PROCEED project: Field trip in Namibia successfully completed
The trip started with a stakeholder meeting in Windhoek, at the Hanns-Seidel-Foundation’s House of Democracy. Representatives from politics, industry, academia and civil society came together to discuss the project’s status quo and its potential future impact on the Namibian mini-grid sector. As PROCEED is a joint German-Namibian research project, the input of local experts during the stakeholder meeting was highly appreciated.
Following the stay in Windhoek, the team, which now also encompassed representatives from the Namibia University of Science and Technology (NUST) and the Namibia Energy Institute (NEI), travelled north to Otjiwarongo, where they met with the local electricity provider CENORED and the engineering company DIS Engineering. Just one day later, they continued their trip further north-east, off the beaten path, to reach the first community: Tsumkwe.
Over the subsequent days, the researchers dedicated themselves to gathering data on a variety of aspects: the maintenance and performance of the mini-grid systems in Tsumkwe and neighbouring Gam; the collection of data from previously installed smart metering devices; the interaction with the local communities to identify their needs and priorities when it comes to electricity consumption; and the analysis of appropriate tariff structures. They were continuously supported on-site by CENORED employees, who were very familiar with the two mini-grid systems and their individual challenges.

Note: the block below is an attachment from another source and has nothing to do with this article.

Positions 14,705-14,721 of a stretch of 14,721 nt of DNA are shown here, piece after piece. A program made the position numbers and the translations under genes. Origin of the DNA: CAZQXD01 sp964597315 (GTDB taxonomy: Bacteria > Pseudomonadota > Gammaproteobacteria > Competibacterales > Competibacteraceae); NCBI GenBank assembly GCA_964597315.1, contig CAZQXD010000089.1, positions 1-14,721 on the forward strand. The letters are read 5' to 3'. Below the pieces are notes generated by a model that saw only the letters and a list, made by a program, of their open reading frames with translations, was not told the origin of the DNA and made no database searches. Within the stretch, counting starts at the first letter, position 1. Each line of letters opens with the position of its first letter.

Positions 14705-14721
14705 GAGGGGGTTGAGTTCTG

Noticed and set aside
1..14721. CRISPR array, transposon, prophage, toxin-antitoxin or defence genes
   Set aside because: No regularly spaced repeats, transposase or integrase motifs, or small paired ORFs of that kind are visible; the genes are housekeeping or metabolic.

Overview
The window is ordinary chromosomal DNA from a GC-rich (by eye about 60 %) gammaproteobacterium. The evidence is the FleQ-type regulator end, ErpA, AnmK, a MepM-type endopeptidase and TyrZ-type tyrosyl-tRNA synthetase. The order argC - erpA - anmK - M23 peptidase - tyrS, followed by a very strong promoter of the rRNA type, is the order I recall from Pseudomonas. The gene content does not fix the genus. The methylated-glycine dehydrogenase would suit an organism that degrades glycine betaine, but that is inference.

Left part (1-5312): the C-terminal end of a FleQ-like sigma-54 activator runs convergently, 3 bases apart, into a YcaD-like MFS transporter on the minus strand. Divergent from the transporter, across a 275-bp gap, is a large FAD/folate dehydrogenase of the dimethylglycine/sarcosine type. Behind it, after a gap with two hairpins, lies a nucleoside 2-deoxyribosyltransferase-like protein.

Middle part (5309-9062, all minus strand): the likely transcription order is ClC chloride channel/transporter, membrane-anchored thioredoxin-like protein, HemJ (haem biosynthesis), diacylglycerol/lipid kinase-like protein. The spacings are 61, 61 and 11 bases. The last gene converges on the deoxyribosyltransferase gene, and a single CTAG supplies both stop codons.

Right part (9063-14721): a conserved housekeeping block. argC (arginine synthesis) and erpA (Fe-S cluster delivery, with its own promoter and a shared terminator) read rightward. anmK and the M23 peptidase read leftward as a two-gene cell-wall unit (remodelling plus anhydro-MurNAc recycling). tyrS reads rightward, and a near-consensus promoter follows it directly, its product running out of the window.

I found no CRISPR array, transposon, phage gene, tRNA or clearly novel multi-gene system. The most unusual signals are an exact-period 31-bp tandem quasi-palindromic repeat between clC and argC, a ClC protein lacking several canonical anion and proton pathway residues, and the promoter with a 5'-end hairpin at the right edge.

A special highlight for the team THI was the official hand-over of a 26 kWp PV-battery-system, installed on the roof of the secondary school in Tsumkwe. This newly installed system will serve as a decentralised extension of the undersized mini-grid. The THI researchers will closely examine the interaction of the new system with the main mini-grid and analyse how the extension both stabilises the electricity supply at the school and feeds into the mini-grid. The findings derived from this analysis could serve as a blueprint for future decentralised expansions of mini-grids – not only in Namibia, but the whole region.
Returning home after nearly two weeks of intensive exchange and data collection, the German researchers can now start evaluating and publishing the findings of this exciting research stay in Namibia.
PROCEED focuses on analysing existing solar energy-based mini-grid systems in Namibia with regard to their socio-economic and technological conditions, aiming to formulate blueprint solutions for the successful implementation and maintenance of such systems in Namibia.